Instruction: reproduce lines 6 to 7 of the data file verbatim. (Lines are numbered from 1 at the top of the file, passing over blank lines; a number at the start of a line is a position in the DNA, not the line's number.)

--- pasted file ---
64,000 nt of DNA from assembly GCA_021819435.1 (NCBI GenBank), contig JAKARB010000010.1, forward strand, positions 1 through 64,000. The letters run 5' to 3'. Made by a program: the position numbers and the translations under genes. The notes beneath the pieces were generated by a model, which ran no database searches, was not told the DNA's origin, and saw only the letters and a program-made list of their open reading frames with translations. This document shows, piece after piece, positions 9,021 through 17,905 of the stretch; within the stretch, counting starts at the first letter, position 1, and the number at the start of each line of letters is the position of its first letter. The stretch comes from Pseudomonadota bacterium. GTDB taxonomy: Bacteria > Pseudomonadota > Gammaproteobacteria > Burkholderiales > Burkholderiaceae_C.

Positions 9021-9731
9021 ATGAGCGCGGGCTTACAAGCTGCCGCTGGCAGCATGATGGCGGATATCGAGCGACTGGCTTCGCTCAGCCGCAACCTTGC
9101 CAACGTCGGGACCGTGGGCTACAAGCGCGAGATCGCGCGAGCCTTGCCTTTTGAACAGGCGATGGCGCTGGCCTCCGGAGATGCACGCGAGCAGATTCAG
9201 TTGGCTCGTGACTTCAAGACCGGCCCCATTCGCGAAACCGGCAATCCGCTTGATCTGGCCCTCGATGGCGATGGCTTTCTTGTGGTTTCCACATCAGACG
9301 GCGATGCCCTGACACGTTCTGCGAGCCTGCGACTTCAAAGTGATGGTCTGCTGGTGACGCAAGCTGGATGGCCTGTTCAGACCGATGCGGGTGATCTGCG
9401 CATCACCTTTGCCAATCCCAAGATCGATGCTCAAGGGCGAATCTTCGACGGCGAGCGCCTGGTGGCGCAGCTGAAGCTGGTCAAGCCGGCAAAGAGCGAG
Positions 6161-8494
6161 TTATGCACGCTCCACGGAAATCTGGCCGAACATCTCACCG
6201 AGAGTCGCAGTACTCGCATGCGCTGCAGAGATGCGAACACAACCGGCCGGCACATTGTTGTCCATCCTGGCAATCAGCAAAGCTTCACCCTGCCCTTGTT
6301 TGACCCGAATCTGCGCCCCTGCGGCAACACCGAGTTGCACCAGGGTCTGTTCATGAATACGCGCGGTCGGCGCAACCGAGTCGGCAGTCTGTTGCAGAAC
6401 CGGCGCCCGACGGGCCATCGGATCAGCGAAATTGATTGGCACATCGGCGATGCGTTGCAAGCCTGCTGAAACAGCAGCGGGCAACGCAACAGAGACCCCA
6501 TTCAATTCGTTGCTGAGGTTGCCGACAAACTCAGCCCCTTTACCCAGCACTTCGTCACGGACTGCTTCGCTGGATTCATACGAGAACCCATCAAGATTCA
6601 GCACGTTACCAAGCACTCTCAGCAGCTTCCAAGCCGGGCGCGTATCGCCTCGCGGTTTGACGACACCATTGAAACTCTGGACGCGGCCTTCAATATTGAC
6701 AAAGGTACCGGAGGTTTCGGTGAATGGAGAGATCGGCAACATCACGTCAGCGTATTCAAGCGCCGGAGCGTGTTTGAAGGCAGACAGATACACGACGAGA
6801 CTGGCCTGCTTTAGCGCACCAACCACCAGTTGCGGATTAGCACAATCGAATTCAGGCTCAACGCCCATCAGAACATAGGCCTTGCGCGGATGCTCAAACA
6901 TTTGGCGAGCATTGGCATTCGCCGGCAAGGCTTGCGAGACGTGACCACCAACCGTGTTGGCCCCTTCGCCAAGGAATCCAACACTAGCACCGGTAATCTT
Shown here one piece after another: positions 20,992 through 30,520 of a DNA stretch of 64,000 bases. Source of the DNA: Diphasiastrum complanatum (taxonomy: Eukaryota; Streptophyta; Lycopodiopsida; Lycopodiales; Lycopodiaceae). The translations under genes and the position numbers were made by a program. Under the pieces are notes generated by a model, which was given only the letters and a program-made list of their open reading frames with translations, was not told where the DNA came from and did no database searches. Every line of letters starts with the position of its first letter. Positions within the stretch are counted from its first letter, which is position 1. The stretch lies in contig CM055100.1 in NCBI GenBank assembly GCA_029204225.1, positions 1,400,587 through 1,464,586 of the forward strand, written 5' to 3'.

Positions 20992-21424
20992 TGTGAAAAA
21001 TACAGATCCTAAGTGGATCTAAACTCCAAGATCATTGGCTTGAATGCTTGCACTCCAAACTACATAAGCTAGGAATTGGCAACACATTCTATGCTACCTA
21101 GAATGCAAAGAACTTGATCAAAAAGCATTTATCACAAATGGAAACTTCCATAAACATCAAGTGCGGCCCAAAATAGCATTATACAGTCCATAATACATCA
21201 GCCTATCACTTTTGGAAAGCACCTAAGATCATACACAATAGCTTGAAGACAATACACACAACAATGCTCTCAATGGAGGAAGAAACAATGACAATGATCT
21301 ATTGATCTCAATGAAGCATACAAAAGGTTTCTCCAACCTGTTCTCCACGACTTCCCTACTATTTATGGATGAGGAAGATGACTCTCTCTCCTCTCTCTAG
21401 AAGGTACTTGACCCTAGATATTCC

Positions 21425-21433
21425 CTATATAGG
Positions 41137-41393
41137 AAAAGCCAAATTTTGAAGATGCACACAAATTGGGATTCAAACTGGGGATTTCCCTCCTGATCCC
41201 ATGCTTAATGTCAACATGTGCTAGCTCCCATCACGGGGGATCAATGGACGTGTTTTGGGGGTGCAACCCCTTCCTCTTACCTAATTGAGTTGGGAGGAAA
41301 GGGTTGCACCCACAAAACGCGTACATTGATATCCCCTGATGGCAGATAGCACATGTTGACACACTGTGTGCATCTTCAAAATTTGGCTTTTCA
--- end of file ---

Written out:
9301 GCGATGCCCTGACACGTTCTGCGAGCCTGCGACTTCAAAGTGATGGTCTGCTGGTGACGCAAGCTGGATGGCCTGTTCAGACCGATGCGGGTGATCTGCG
9401 CATCACCTTTGCCAATCCCAAGATCGATGCTCAAGGGCGAATCTTCGACGGCGAGCGCCTGGTGGCGCAGCTGAAGCTGGTCAAGCCGGCAAAGAGCGAG